Football

What Happens If Ohio State vs. Oregon Can’t Be Played?

Ohio State Buckeyes Oregon Ducks Football 2020 Canceled

Ohio State’s trip to Eugene to face the Oregon Ducks this fall is already going to be at least a little different than expected.

Thursday, Oregon Gov. Kate Brown announced that the state was advising that all large events, including college sports, would not be able to return with crowds until at least the end of September. With the Buckeyes and Ducks scheduled to play on September 12, that’s a big deal.

With four months to go until that game is set to kick off, one of the most anticipated machups on the 2020 schedule could play out in several different ways. It could still go on, but in front of a small crowd or no crowd at all. It could also be delayed, canceled, or moved to another location.

One popular thought making the rounds on social media was to move to the game to the new Raiders’ stadium in Las Vegas. Others suggested moving the game to Columbus.

While a lot is still up in the air, the contract signed by the two schools for the home-and-home series does provide a framework on what to expect. It was obtained by TheOzone through a Freedom Of Information Act request.

You can click here to read along at home if you’re interested: Oregon – Game Contract [2020-2021]

The clause of the contract that covers unusual circumstances like [gestures vaguely toward everything happening right now] is called Force Majeure. It’s No. 12 in the Oregon/Ohio State contract and reads:

“A game shall be canceled if it becomes impossible to play the game by reason of bad weather; an unforeseen catastrophe or disaster such as fire, flood, earthquake, terrorist act, or act of political sabotage, war, or confiscation; any order of government, military, or public authority; or any prohibitory of injunctive order or any competent judicial or other governmental authority, civil or military. In such case, neither party shall be responsible to the other for any loss or damage. Cancellation of a game under this section shall not be deemed a breach of this Contract. Notice of the need to cancel a game shall be given as soon as possible, and the parties shall proceed to discuss any possible resolutions. Except as agreed by the parties, no such cancellation shall affect the parties’ obligations regarding subsequent games covered by this Agreement.”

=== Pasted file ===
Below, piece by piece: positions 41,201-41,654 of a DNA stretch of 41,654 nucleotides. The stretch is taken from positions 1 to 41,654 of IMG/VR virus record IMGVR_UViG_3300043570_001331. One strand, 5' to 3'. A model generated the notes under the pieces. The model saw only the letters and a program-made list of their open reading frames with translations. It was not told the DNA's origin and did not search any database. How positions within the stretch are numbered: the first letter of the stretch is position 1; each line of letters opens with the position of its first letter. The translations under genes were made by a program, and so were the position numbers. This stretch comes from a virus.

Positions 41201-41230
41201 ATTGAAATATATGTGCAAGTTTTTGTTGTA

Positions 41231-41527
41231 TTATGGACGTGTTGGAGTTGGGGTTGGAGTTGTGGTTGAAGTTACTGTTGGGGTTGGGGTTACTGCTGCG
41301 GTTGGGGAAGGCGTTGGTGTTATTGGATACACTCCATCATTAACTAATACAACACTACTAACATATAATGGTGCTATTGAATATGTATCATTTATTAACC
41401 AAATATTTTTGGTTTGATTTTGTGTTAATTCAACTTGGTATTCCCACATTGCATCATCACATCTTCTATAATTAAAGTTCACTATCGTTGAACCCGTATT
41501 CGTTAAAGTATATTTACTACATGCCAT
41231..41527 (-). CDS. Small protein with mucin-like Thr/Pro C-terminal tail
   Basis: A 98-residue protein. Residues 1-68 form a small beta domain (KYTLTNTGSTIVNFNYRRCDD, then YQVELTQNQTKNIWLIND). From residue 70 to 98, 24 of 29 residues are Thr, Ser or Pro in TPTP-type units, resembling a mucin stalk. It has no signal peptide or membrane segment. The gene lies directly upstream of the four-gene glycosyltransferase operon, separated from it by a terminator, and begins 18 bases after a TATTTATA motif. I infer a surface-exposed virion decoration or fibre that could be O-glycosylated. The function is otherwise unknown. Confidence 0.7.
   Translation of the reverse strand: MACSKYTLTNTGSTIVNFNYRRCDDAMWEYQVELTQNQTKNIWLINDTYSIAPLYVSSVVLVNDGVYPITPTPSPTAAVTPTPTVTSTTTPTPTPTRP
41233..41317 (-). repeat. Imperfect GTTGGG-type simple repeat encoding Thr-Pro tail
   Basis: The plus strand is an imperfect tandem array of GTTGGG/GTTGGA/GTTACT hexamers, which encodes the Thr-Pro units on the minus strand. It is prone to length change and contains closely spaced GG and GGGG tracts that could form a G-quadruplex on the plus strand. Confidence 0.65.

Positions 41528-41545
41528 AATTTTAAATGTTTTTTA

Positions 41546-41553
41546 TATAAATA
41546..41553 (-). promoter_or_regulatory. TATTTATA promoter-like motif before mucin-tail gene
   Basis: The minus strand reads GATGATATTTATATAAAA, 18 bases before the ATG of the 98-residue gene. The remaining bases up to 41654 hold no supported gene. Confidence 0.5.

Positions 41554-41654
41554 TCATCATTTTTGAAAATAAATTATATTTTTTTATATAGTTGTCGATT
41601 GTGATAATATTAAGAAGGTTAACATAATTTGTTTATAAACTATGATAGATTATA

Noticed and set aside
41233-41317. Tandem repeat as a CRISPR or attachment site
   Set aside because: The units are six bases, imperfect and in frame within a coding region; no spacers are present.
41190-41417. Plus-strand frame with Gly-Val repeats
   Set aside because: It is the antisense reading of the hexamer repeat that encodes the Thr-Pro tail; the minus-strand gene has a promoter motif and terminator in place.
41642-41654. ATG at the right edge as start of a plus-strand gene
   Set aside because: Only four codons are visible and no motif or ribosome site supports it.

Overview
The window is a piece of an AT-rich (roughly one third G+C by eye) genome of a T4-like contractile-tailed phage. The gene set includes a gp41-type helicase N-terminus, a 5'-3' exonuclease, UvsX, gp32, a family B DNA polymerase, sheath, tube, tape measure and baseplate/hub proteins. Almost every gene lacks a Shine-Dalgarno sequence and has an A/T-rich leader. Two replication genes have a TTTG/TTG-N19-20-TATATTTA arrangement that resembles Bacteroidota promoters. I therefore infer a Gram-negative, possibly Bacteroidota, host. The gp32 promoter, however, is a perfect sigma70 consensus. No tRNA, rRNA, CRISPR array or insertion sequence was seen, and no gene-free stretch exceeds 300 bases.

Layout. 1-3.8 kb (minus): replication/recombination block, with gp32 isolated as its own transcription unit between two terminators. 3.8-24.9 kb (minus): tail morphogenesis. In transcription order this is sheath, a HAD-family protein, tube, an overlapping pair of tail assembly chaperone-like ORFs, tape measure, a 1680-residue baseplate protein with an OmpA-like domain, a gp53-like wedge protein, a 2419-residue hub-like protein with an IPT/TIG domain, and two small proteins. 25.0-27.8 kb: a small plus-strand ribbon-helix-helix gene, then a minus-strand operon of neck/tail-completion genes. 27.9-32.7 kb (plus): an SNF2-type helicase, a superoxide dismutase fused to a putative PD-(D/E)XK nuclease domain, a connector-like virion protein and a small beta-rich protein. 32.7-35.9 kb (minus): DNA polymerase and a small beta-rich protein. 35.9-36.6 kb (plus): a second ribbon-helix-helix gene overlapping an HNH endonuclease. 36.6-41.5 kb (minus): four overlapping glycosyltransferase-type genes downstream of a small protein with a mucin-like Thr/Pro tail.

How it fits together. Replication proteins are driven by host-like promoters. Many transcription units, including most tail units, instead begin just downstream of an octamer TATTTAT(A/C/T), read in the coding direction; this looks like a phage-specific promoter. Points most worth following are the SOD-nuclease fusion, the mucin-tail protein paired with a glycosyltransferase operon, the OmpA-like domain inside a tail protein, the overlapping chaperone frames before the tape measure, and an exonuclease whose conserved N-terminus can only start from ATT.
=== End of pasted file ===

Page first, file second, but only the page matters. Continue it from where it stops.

In case you are not a law-talkin’ guy, an attorney who reviewed the contract for TheOzone explained it this way: “If the government issues an order that makes it impossible to play, or orders that the game not be played, then the game ‘shall be canceled,’ i.e., it’s not optional.”

What happens if the game isn’t ordered canceled, but would be played in front of an empty or only partly-full stadium? Based on the ruling from Oregon this week, that sounds like it could be the best-case scenario now.

There the contract isn’t quite as clear. The Ducks could argue that it would be “impossible” to play in that case, but that would be a tricky argument, and not necessarily likely to succeed. Given the amount of TV money on the line, it seems unlikely that the game would get totally scrapped based solely on a lack of fans.

Note that the Force Majeure clause above states that “the parties shall proceed to discuss any possible resolutions.” That’s where the idea that the game might be moved to a neutral site could come in.

If they can’t play in Eugene, both sides are expected to talk about ways to make things work. They’re also free to change anything in the existing contract if they both agree to it.

Under the existing agreement, if this year’s game is canceled, it would not impact the teams’ 2021 date in Columbus. The programs would also not be under any legal obligation to reschedule the Eugene half of the home-and-home, but could if both sides agreed to do so.

[Header photo courtesy: Oregon Football]

3 Responses

  1. At this point neither the BIG10 nor tOSU has committed to a fall athletic season. With that I wouldn’t think tOSU would commit to swapping home and home dates.

  2. Find a neutral site out west, N. California, Washington State, Vegas, etc. Oregon keeps the home position and would be in driving range for their fans.

    1. Just switch home years. OSU hosts this year, Oregon hosts in the year OSU was supposed to host.

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